thumbnailFigure 1. Chikungunya virus dispersal and evolution. Phylogenetic trees were produced using alignments of complete or nearly-complete Chikungunya virus nucleotide sequences, from which the E1 226 codon was removed. Bootstrap resampling values are indicated at the main branches. Strains with the A226V mutation are indicated. In the tree on the right, horizontal bars are proportional to genetic distances. The tree on the left shows only the topology of the reconstruction. Branches supported by a bootstrap <60 are collapsed. Colours that identify the different lineages are the same as in figure 2. Central African strains that have been assigned to a given lineage based only on partial sequencing of the E1 gene are indicated in the exploded yellow bubble (a phylogenetic branch reconstructed from E1 sequences is shown). Isolates in the East-South-Africa, Asia and West-Africa lineages, which have been characterised only in the E1 gene are indicated.

thumbnailFigure 2. Predicted dispersal pattern of Chikungunya virus from Africa to the Indian Ocean and Europe during the past 20 to 50 years.

Until recently, during human outbreaks, the principal identified vector of CHIKV was Ae. aegypti. However, CHIKV has been recently associated with an alternative vector, Ae. Albopictus (the "Asian Tiger Mosquito"), which has spread in areas previously occupied predominantly by Ae. aegypti, and dispersed globally via commercial transportation of, for example scrap car tyres [4].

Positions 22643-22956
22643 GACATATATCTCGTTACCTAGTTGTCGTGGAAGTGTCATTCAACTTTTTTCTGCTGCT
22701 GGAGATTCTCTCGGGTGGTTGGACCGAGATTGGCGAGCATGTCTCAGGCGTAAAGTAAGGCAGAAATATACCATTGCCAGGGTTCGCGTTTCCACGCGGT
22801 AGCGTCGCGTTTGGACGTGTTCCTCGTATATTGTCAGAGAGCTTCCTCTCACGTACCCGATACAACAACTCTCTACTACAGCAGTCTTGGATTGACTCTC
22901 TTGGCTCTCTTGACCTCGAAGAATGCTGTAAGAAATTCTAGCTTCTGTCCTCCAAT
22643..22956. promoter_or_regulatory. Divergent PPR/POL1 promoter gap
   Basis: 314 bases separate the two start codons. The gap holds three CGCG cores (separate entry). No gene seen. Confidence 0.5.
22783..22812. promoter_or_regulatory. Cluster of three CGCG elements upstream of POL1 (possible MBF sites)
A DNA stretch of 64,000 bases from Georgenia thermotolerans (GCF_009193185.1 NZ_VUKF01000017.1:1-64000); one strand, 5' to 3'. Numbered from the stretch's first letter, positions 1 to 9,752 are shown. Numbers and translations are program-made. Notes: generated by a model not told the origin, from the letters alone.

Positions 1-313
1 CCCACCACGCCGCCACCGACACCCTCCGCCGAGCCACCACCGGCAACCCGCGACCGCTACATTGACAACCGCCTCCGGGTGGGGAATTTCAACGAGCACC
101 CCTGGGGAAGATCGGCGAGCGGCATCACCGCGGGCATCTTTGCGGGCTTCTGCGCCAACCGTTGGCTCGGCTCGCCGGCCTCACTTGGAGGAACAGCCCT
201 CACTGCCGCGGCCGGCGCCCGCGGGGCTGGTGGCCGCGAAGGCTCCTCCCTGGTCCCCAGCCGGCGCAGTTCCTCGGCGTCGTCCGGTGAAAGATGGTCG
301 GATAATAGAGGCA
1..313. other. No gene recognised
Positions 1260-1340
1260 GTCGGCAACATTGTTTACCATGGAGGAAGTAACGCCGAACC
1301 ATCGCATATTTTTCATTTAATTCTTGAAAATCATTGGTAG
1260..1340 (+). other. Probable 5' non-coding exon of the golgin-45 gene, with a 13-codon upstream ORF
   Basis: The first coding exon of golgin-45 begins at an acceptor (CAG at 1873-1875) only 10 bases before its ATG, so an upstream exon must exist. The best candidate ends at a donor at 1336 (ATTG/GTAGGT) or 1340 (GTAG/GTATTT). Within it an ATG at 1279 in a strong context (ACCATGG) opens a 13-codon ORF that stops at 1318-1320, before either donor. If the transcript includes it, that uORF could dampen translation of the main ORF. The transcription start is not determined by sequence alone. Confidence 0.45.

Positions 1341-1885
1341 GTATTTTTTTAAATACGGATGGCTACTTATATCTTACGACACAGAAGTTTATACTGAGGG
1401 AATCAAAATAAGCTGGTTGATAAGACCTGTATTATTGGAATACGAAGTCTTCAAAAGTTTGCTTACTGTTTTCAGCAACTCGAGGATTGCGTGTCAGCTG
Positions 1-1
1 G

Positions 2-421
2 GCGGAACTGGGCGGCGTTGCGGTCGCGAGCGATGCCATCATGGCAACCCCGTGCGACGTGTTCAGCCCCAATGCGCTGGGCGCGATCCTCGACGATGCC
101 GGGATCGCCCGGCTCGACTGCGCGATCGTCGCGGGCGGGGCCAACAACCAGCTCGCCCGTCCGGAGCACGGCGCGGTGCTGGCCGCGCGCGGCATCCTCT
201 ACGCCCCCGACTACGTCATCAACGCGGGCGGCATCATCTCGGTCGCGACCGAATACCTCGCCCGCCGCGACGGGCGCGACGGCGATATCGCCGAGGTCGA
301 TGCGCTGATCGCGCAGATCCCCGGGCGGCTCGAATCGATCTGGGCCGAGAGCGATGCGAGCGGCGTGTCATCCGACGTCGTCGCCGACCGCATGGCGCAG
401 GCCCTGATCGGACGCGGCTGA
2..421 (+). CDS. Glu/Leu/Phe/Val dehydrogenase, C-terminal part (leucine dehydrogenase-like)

During the 2004 epidemic in Kenya and the subsequent outbreaks, when CHIKV was introduced into Comoros and Seychelles, CHIKV was transmitted by Ae. aegypti. Previous studies showed that Ae. Aegypti-associated CHIKV isolates from Comoros and Seychelles, as well as early isolates from other islands in this region, had an Alanine residue at position 226 of the E1 gene [5]. However, when the virus reached Reunion and Mauritius Islands, it met different ecological environments in which Ae. aegypti is absent or scarce and Ae. albopictus predominates. Within one year, a new mutation (A226V, ie a Valine residue at position 226) was identified in some CHIKV samples [5]. The virus also reached Madagascar and Mayotte, where both Ae. aegypti and Ae. albopictus are common. The A226V mutation was identified in all sequenced 2006 Mayotte isolates [5] and in a recent 2007 Madagascan isolate (this study). This suggests that this mutation is associated with adaptation to Ae. Albopictus and, indeed, we have recently shown that it improves virus replication and transmission efficiency in this mosquito [6]. To conclude, in all Indian Ocean islands where Ae. albopictus is present, the A226V adaptive mutation was observed 1 or 2 years after the introduction of CHIKV. Whether this mutation was acquired several times independently or if an "Ae. albopictus-adapted" strain evolved in one island and then dispersed to neighbouring islands is unknown.